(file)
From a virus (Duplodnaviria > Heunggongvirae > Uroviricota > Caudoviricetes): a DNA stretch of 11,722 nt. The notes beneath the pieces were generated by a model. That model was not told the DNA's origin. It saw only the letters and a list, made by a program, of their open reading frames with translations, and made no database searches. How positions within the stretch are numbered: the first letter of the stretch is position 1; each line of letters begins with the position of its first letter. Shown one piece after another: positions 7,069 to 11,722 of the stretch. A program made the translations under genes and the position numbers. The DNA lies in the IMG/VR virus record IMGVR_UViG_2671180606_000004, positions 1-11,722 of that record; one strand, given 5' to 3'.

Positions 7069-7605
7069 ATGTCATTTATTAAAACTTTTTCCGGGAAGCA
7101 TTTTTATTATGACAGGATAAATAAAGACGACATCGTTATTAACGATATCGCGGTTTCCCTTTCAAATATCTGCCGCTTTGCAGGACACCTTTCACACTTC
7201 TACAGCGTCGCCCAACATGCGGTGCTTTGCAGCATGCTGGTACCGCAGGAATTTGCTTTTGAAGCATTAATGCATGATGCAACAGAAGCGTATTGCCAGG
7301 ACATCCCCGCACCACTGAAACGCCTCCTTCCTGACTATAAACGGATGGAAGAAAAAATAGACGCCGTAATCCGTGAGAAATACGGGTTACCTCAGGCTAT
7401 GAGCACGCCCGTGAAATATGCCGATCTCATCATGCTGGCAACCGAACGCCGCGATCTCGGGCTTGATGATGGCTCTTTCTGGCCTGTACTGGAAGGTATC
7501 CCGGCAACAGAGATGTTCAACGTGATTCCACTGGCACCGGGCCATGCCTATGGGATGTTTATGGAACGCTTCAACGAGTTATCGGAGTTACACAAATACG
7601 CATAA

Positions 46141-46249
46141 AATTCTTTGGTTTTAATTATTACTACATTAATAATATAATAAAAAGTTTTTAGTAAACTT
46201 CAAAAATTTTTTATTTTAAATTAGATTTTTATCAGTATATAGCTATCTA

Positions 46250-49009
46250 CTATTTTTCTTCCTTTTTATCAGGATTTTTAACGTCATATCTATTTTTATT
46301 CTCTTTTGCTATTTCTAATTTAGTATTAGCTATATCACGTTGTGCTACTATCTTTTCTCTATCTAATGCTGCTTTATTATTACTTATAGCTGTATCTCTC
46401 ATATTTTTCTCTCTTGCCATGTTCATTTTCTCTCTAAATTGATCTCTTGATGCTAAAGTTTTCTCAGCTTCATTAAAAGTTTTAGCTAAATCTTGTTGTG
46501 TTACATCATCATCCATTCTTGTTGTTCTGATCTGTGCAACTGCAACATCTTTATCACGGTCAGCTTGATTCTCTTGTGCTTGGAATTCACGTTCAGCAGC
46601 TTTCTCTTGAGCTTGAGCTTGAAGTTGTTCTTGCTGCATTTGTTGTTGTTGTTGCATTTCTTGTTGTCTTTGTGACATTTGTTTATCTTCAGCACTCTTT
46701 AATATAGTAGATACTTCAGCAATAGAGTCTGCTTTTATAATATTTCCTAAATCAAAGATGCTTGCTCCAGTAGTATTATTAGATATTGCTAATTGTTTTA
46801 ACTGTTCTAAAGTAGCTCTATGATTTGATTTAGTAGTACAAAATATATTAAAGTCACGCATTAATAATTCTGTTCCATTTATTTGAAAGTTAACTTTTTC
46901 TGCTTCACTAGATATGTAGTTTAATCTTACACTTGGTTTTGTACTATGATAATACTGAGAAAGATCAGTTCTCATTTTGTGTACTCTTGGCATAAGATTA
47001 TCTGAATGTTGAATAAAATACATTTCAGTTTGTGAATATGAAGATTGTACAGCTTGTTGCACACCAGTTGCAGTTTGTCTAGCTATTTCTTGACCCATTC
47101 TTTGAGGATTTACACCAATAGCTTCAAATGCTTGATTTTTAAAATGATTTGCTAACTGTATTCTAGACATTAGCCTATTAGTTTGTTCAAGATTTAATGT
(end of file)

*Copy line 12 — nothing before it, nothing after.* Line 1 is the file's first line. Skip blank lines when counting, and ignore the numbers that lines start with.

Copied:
46201 CAAAAATTTTTTATTTTAAATTAGATTTTTATCAGTATATAGCTATCTA